I’m certain you are wondering why I’m making another post about a winter treat in the middle of summer, but I promise you there is a good reason. Remember how I mentioned in my previous post that I got my hands on some molasses? Well, at the same moment, I got hold of some corn syrup, another item that is very difficult to find in the Netherlands, and of course that was going to be the next ingredient I was going to try out.
I went and looked online for several recipes, and the peanut brittle recipe that I found was the one Maarten (my husband) agreed I should make.
So, here I am, writing about a winter thing in Summer. I promise you next time, I’ll have something barbecue-themed to make up for this post, ok?
But before I drift off too far, let’s go back to the recipe at hand. Thhe recipe I used is one I found on allrecipes.com . It was written bij Amanda and is called “Mom’s Best Peanut Brittle” and if you click the name it will bring you to the original recipe.
As I promised last time, I’m going to put the ingredients in grams and mls as well as cups and teaspoons, so that anyone can make this.
- 1 cup (201 grams) white sugar
- 1/2 cup (170 grams) light corn syrup
- 1/4 teaspoon (1,25 grams) salt
- 1/4 cup (59 ml) water
- 1 cup (125 grams) peanuts
- 2 tablespoons (28 grams) butter, softened
- 1 teaspoon (5 grams) baking soda
“This is a wonderful peanut brittle that is easy to make and wows everyone! Have all the ingredients for this recipe measured out and ready. This recipe requires that you react quickly. You do not have time to measure ingredients in between steps.”
- Grease a large cookie sheet. Set aside.
- In a heavy 2 quart saucepan, over medium heat, bring to a boil sugar, corn syrup, salt, and water. Stir until sugar is dissolved. Stir in peanuts. Set candy thermometer in place, and continue cooking. Stir frequently until temperature reaches 300 degrees F (150 degrees C), or until a small amount of mixture dropped into very cold water separates into hard and brittle threads.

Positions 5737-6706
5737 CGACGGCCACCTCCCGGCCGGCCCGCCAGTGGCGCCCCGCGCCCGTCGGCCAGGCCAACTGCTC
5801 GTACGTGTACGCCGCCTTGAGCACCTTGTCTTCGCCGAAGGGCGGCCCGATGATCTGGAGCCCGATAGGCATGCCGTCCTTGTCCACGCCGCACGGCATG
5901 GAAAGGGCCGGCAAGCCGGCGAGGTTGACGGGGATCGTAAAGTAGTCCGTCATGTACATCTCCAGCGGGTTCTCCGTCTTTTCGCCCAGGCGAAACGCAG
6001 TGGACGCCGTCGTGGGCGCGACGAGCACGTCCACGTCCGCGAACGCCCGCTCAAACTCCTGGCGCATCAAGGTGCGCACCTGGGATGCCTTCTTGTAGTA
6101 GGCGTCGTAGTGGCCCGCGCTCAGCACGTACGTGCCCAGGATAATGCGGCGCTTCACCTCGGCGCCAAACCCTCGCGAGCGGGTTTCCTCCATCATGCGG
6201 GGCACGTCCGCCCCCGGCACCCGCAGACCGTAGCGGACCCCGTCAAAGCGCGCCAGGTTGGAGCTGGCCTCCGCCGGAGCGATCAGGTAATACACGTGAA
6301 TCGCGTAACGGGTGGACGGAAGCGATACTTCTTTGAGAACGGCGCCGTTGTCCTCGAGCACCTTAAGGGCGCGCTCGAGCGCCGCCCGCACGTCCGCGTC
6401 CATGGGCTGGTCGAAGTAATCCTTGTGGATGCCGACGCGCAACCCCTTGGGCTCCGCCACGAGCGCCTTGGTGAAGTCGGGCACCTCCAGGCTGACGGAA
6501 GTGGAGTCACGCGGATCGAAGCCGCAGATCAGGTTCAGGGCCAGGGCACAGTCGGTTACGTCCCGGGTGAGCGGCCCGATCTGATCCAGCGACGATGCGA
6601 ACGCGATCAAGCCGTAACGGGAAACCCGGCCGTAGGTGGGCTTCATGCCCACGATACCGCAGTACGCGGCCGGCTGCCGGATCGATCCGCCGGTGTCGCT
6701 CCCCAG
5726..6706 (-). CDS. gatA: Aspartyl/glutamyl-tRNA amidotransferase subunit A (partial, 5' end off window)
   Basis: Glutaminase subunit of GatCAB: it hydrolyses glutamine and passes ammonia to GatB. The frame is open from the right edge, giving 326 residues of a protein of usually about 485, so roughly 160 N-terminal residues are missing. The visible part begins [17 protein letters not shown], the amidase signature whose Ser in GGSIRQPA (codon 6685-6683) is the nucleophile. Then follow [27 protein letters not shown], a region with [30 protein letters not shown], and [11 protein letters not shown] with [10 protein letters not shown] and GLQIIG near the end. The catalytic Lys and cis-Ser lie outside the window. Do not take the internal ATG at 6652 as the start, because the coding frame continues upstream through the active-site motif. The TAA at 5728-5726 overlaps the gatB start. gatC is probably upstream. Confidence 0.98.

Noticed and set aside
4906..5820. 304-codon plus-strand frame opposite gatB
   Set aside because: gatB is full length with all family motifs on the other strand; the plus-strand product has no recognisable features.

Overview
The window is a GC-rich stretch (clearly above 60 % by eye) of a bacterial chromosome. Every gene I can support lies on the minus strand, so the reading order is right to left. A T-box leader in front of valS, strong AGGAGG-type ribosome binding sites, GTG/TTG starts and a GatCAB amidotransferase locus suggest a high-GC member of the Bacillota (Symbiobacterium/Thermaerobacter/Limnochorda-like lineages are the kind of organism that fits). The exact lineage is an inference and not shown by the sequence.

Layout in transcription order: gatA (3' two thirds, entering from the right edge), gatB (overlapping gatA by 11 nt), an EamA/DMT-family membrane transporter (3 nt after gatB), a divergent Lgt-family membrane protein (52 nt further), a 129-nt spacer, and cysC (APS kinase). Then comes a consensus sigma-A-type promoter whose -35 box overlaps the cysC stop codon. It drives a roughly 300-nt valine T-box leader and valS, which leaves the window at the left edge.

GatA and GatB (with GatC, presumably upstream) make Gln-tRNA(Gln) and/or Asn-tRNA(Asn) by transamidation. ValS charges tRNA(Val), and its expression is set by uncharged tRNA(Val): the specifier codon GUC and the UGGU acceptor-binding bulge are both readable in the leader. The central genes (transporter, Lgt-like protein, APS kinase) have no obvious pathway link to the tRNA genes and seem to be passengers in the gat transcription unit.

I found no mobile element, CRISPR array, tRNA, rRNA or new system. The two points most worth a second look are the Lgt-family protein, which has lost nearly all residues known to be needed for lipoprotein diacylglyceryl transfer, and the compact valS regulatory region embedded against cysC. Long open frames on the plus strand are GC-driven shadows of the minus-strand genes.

- Remove from heat; immediately stir in butter and baking soda; pour at once onto cookie sheet. With 2 forks, lift and pull peanut mixture into rectangle about 14×12 inches; cool. Snap candy into pieces.
I did exactly what the recipe said and I’m glad I did, because the results were fantastic. The smells wafting from the pan were so delicious I wanted to sweep my finger through the boiling sugary peanutty mixture and lick it. Of course I didn’t do that, I’m not a complete novice and I know that boiling sugar is not a good thing on fingers, but I sure enjoyed the scents.
The end result was something I’ll never forget: wonderfully crunchy, sweet but not overly so, and living up to its name. I had great fun breaking the slab into smaller pieces and couldn’t stop eating the smaller bits (and some of the larger ones too).
Maarten also loved it, although he mentioned he would like to see more peanuts the next time I make this (and yes, there is absolutely going to be a next time!). I’ll probably listen to his advice, even though it was already a great result. Don’t believe me? Take a look at these pictures below and see for yourself:
Oh, and one top tip for you: whatever you do, do NOT put the brittle on tissue paper or napkins like I did. As wonderful as the brittle looks on top of napkins, it will stick and you’ll have a horrible time taking it off. Don’t try that at home, kids!